Fall 2012, Period I, Sept. 7-Oct. 19
Tue & Fri, 12-14 E 225
Instructor: Dr. Benita Heiskanen
Office: Cultural History, Kaivokatu 12, 3rd floor
Office Hours: Tue 10-11 and by appointment
Phone: 02-333 6698
This course explores currents of race, class, and gender in the United States from an interdisciplinary American Studies perspective, from the colonial period to the end of the 19th century. Through lectures and readings, our discussion will be contextualized within particular historical eras that exemplify the complexity of race, class, and gender relations. We will probe into these watershed moments through specific cultural case studies illustrating shifting understanding of “Americanness.” In this class, students will learn to analyze identity formations as interplays of individual, collective, and societal assignments. They will learn to critically think about the role that cultural representations have in history, ideology, and everyday practices. They will also learn to make connections between so-called “ordinary” people and academic discourses.
This class requires regular attendance and is restricted to 20 students. Students will be accepted on a first come, first served basis. Please register by sending an email to email@example.com by Friday, August 31, 2012. The final acceptance list will be announced on Monday, September 3, 2012.
- Meeting Hours
The course meets twice a week: the classes on Tuesday are based primarily on lectures focusing on the historical context under discussion. The sessions on Friday are based on the assigned readings, group discussion, and team presentations by students.
- Reading and Discussion
For the Friday sessions, students are assigned readings which will be jointly discussed in class (these will be available on Moodle, unless specified otherwise). Students are expected to prepare comments and actively participate in all classroom discussions. Participation will constitute 10 % of the final grade.
For each Friday session, a team of students will be assigned to prepare a presentation on a case that deals with/illustrates the week’s discussion. The 20-30 minute presentations may consist of (but are not limited to) the following: 1) an introduction to the case 2) a discussion of the case through various interdisciplinary lenses and audiovisual tools 3) an analysis of the relevance of the case to an aspect of race, class, and gender relations during the particular historical period. The presentations will constitute 30 % of the final grade.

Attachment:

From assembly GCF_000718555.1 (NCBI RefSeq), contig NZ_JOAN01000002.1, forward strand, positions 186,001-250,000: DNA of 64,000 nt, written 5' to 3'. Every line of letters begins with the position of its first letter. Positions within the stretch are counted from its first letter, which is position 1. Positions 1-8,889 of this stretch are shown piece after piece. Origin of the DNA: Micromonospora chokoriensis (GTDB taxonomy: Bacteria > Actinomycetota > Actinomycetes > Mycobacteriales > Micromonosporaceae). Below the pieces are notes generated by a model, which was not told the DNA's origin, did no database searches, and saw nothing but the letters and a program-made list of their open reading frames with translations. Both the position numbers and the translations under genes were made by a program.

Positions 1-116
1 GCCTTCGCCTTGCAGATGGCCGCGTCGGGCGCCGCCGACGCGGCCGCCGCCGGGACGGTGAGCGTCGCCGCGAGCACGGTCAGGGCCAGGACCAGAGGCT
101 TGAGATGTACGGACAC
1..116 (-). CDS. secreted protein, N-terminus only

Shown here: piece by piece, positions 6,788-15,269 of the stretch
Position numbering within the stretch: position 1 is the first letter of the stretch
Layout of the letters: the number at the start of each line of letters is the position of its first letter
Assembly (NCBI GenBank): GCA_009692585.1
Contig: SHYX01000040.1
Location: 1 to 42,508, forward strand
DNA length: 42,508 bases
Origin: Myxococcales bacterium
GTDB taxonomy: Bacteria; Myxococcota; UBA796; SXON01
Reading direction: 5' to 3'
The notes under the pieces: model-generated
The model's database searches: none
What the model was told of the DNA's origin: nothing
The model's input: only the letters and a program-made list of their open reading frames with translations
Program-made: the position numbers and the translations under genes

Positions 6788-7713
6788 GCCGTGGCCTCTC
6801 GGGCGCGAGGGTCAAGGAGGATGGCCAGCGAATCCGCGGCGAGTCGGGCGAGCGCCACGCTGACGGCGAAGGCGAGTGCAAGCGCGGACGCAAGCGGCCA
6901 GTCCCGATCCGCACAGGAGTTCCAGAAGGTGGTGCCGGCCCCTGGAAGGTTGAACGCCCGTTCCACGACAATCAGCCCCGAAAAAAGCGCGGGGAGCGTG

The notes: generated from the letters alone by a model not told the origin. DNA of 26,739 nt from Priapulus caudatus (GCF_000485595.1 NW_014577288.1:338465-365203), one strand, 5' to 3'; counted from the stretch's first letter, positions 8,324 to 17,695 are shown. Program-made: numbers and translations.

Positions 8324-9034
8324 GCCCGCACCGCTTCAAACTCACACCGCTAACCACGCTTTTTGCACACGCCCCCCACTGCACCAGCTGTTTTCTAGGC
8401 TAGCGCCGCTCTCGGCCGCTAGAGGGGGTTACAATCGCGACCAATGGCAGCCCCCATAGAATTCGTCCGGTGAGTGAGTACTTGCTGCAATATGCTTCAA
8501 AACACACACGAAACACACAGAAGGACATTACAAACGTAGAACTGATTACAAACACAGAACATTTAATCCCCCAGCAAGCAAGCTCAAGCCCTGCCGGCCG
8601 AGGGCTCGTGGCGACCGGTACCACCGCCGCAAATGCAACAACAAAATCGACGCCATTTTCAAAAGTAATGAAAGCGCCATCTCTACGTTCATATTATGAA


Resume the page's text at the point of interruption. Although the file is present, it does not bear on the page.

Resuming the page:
- Course Diary
Students will write a course diary, in which they reflect on both the lectures and the seminars. The length of the entries may vary, but should be a minimum of 500 typewritten words on four weeks’ classes on the students’ own choosing. The reflections may draw on any of the course materials–lectures, readings, discussions, and presentations. These notes are not formal essays; rather, their function is to prompt you to critically analyze and assess the materials under study. They may deal with particular issues, questions, or arguments raised in the classroom, or issues of your own choosing. Whatever approach students choose, the reflections should illustrate the student’s own thought process relating to race, class, and gender relations (and representations thereof) during different historical eras. The course diary will constitute 60 % of the final grade.
Diary Specifics: Four entries (min. 500 words each), double-spaced, Times New Roman font. The final diary is due one week after the last day of class.
Please note that this course requires regular attendance. Final evaluation will consist of: participation 10%, oral presentation 30 %, and course diary 60 %.
Introduction Fri, Sept. 7
Week 1 Tue, Sept. 11 Social Diversity of the Colonial Era
Fri, Sept. 14 Case: Pocahontas
- Reading: T.H. Breen, “A Changing Labor Force and Race Relations in Virginia 1660-1710,” Journal of Social History 7-1 (Fall 1973): 3-25.
Week 2 Tue, Sept 18 “American” Identity of Slavery and Freedom
Fri, Sept. 21 Case: Olaudah Equiano
- Reading: David R. Roediger, “Slavery’s Shadow, Empire’s Edge: How White Supremacy Survived Declarations of Independence” in David R. Roediger, How Race Survived U.S. History: from Settlement and Slavery to the Obama Phenomenon (London: Verso, 2008), 30-63.
Week 3 Tue, Sept. 25 Popular Entertainment of the Jacksonian Age
Fri, Sept. 28 Case: Blackface Minstrelsy
- Reading: Alexander Saxton, “Blackface Minstrelsy and Jacksonian Ideology,” American Quarterly 27-1 (March 1975): 3-28.
Week 4 Tue, Oct. 2 Antebellum Reform and Women’s Rights
Fri, Oct. 5 Case: Elizabeth Cady Stanton and Susan B. Anthony
- Reading: Joan W. Scott, “Gender: A Useful Category of Historical Analysis,” The American Historical Review 91-5 (December 1986): 1053-1075.
Week 5 Tue, Oct. 9 Radical Reconstruction and Racial Reorganization
Fri, Oct. 12 Case: D.W. Griffith, The Birth of a Nation
- Reading: Eric Foner, “Rights and the Constitution in Black Life during the Civil War and Reconstruction,” The Journal of American History 74-3 (December 1987): 863-883.
Week 6 Tue, Oct. 16 Nationhood and the Crisis of Masculinity
Fri, Oct. 19 Case: Bernarr Macfadden
- Reading: Gail Bederman, “Gendering Imperialism: Theodore Roosevelt’s Quest for Manhood and Empire” in Elizabeth Cobbs Hoffman and Jon Gjerde, eds., Major Problems in American History, Vol. II: Since 1865: Documents and Essays (Boston: Houghton Mifflin, 2007), 96-103.